Don’t hate the Wachowski brothers because Speed Racer is candy-colored silliness. The movie industry has, over the last couple of decades, attempted to shift the notion of what “family filmmaking” is supposed to look like. From the storytelling sophistication of Pixar’s features to the incessant pop-culture-reference-dropping of Shrek and its clones, the focus has shifted to keeping parents just as amused as their kids. We cringe at having to endure bland and gaudy confections, forgetting that it doesn’t have to be all about our tastes. “Simple” is not, self-evidently, a pejorative term.
In fact, the word might signify glowing praise—if, in fact, that was what the Wachowskis had pulled off with Speed Racer. But in their transition from the R-rated grit of the Matrix trilogy to a PG-rated adaptation of a vintage Japan-imation TV series, the brothers never settle on a stylistic approach. Is this to be a throwback live-action translation of a kiddie cartoon? Is it a densely structured tale of corruption employing flashbacks-within-flashbacks? Is it lowbrow pandering to contemporary kids? And can it possibly work if it’s trying to be all of those things at the same time?
At times, it’s the kind of behind-the-wheel adventure world for which Speed Racer (Emile Hirsch) was born. The son of car designer Pops Racer (John Goodman), young Speed grew up idolizing his driver brother Rex (Scott Porter). Now he’s the young stud with a cutie-pie girlfriend named Trixie (Christina Ricci) in a racing league that looks like what would happen if you set up a Hot Wheels track inside a computer mainframe. The Wachowskis stage wild pursuits on Moebius strip courses full of vertiginous turns, jumps and loops. Neon colors streak the track and fill the grandstands. Whenever Speed is trying to win a race—employing an array of gadgetry including jacks that catapult his car, the Mach 5, into the air like a high-performance kangaroo—it’s dizzying fun.
But periodically the checkered flag needs to wave, and it’s during this down time that the Wachowskis don’t seem to know what to do with themselves. They establish the film’s racing league as a seething pot of corporate corruption, into which an oily sponsor named Royalton (Roger Allam) tries to seduce Speed. Flashbacks introduce us to Rex’s estrangement from the Racer family, apparently succumbing to the lure of easy money before dying in a road-race explosion. An investigator shows up, along with the mysterious Racer X (Matthew Fox), to recruit Speed into an attempt to expose Royalton’s dirty dealings. Somewhere along the line, the influence of race results on various companies’ stock prices become involved. Viewers with MBAs may have a hard time keeping track of the plot’s various twists and ramifications, never mind those who haven’t yet mastered their multiplication tables.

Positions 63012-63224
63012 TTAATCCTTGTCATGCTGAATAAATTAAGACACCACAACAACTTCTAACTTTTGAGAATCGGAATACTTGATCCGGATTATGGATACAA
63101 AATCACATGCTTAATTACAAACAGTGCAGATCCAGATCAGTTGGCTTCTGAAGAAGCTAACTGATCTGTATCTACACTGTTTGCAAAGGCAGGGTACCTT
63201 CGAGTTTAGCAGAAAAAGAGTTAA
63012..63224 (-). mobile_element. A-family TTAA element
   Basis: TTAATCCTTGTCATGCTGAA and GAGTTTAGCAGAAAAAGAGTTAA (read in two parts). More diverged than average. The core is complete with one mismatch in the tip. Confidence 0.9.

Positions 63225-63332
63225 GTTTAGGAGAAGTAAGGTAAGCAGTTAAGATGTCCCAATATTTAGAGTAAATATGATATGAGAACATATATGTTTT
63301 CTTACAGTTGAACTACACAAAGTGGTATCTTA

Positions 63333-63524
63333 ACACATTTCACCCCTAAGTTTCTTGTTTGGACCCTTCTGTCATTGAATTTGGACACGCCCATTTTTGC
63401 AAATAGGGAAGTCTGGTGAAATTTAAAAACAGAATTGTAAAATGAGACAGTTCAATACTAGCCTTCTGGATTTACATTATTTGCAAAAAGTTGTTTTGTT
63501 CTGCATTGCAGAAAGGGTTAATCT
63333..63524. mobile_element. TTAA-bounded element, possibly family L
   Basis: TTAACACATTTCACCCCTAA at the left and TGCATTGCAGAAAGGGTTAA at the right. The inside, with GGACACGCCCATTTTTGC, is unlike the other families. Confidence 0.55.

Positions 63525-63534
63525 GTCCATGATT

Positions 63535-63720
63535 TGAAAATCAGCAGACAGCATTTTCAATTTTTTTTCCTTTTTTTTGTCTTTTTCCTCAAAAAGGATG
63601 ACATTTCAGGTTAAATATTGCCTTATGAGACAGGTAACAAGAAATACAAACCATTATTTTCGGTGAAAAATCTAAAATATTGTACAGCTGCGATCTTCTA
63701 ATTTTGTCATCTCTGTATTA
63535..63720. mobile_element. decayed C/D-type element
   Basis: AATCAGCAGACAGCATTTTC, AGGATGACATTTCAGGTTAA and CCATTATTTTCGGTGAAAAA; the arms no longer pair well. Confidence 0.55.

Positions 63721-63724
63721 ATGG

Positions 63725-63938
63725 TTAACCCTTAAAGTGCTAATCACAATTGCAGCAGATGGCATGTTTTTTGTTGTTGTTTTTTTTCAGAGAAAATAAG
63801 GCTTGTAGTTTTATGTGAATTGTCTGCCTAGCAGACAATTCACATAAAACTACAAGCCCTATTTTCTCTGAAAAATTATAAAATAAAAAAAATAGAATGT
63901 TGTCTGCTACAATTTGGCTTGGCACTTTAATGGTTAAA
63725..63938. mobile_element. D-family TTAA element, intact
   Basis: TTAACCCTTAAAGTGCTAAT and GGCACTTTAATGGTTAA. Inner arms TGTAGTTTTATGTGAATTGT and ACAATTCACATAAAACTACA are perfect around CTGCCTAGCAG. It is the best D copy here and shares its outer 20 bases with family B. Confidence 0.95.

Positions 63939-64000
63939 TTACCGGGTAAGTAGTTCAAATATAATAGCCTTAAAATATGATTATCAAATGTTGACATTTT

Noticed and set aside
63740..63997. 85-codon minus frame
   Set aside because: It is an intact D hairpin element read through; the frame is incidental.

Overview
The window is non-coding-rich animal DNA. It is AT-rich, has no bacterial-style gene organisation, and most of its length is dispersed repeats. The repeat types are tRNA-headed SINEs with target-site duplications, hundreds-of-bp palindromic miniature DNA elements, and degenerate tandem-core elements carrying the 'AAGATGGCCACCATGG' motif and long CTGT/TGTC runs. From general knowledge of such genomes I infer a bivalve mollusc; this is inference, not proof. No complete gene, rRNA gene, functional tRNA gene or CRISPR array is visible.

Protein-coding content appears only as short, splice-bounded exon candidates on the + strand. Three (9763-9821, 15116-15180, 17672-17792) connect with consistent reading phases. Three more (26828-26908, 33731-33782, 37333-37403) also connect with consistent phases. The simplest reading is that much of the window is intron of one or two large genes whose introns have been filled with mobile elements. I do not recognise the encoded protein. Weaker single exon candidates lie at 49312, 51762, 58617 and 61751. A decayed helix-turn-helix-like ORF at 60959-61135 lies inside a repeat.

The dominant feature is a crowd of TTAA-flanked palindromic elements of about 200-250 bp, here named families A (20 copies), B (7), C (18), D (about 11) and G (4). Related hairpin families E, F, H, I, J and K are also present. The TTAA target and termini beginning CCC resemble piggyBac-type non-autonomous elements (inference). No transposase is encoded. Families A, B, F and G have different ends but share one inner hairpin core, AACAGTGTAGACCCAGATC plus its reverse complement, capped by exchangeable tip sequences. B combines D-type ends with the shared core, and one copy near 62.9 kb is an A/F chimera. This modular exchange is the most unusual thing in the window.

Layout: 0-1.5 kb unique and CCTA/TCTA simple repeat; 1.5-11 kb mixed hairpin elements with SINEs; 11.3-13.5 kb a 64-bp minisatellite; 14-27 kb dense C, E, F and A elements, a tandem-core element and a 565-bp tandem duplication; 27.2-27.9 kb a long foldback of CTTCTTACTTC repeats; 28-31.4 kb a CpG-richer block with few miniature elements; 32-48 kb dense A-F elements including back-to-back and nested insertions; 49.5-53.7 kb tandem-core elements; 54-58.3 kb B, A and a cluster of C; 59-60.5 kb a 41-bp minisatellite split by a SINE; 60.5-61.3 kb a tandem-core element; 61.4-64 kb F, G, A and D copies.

Perhaps it was out of fear of losing their young audience entirely that the Wachowskis chose to be inappropriate in completely different ways. The goofy innocence of much of the dialogue occasionally gives way to a sucker-punch of unnecessary profanity. Speed’s mischievous younger brother Spritle (Paulie Litt) gets to launch a middle-finger salute at the film’s villain, and Spritle’s pet chimpanzee Chim-Chim gets in on the fun by launching a fistful of crap during a brawl. And then there’s the bad guy who forces one of his underlings to plug up the hole in his piranha tank with a finger, leading to a feeding frenzy and a plume of blood. Happy fun time, kids!
The original “Speed Racer” may be a nostalgic touchstone for Gen X-ers eager to share the experience with their own kids, but the Wachowskis haven’t re-created that experience for another generation. Instead, they’ve applied an adult understanding to the material. The multi-layered visual style, dense plotting and occasional crudeness evoke not the bright-eyed adventure of the TV series, but a tangle of the next-generation anime and graphic novels that fueled the Wachowskis’ Matrix and V for Vendetta visions. When they tap into innocence—as they do when they show young Speed’s classroom fantasies about racing glory, or Spritle’s stowaway tendencies, or the adrenaline-drenched thrill of Speed’s races—they’re on precisely the right track. It’s when they lose track of that inner kid—the one who loved “Speed Racer” and wanted to bring it to life again—that they stumble over the reality that making simple family entertainment isn’t always so simple.